The Prelude Part 0.1
The Division, Multiplication and the Shishyas
At the time of creation the Veda was born from the face of God. It supposedly contained a Lakh of granthas with four padas like Riks. From the Veda were born the ten yajnas. The Veda was originally one. It was Vyas who divided it into four divisions resulting in the four Vedas.
Rishi Bharadwaja who was disciple to Valmiki studied Vedas for a thousand years at end of which period he would ask for another thousand years and continue his studies. After three thousand years, Indra came and told Vishrwa’s father-in-law, there are three large mountains there. Then he picked handful of dust and placed one in front of each mountain and told Bharadwaja, the amount you have studied is the dust. The huge mountains behind are the sum total of the knowledge needed to grasp it all. Bharadwaja asked for more time. Indra made him immortal.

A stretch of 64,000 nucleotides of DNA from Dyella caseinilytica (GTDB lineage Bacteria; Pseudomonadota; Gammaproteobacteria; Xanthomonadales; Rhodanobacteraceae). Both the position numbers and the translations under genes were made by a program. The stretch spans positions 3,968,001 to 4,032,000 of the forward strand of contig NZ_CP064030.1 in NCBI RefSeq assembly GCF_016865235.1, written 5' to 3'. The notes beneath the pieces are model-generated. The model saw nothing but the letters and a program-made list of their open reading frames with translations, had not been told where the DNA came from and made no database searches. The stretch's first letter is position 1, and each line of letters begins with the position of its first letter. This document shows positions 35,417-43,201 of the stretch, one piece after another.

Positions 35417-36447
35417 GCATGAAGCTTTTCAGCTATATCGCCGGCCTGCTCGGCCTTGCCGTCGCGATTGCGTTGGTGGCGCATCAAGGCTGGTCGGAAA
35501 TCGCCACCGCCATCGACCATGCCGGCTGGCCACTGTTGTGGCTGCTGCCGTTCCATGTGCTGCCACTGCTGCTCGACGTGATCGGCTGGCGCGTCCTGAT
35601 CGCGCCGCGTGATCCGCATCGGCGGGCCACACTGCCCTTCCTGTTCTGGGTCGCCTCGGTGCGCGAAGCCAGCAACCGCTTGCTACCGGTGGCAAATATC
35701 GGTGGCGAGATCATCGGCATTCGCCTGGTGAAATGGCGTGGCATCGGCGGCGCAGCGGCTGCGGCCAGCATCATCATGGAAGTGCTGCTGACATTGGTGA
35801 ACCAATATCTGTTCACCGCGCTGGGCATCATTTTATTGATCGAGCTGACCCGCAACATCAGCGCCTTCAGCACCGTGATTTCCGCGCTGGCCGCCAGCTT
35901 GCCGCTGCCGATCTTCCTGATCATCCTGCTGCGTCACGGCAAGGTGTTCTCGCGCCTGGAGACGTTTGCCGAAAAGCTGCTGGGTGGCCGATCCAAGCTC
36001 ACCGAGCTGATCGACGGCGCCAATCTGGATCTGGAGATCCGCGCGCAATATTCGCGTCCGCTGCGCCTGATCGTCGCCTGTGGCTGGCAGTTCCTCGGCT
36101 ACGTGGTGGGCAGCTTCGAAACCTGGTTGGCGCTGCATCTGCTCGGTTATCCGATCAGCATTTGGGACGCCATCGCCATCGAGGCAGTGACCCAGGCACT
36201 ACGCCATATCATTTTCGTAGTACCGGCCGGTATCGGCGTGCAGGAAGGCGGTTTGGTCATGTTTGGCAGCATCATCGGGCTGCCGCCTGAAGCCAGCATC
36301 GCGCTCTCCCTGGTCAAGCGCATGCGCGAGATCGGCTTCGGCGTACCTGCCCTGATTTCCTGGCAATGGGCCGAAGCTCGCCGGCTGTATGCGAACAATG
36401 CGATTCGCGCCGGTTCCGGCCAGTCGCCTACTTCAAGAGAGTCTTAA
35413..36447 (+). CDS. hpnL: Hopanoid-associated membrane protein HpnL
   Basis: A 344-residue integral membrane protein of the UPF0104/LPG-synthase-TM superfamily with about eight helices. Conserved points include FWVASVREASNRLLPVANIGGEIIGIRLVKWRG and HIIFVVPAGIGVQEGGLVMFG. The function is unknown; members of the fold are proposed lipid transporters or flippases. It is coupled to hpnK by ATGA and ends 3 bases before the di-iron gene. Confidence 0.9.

Of course, he could not do so for everyone so the institution of Ved Vyas was created.
When Brahma commanded Vyas to divide the Vedas into divisions he first selected four disciples who could see the end of the Vedas. (Vedanta!)
He nominated Paila to study Rgveda, Vaisampayana to study Yajurveda, Jaimini to study Samaveda and Sumantu to study Atharvaveda. Besides these he selected the highly intelligent Romaharsana Suta to study the Itihasas and Puranas. (Sootji Ugrashrva is son/descendent of Romaharshana).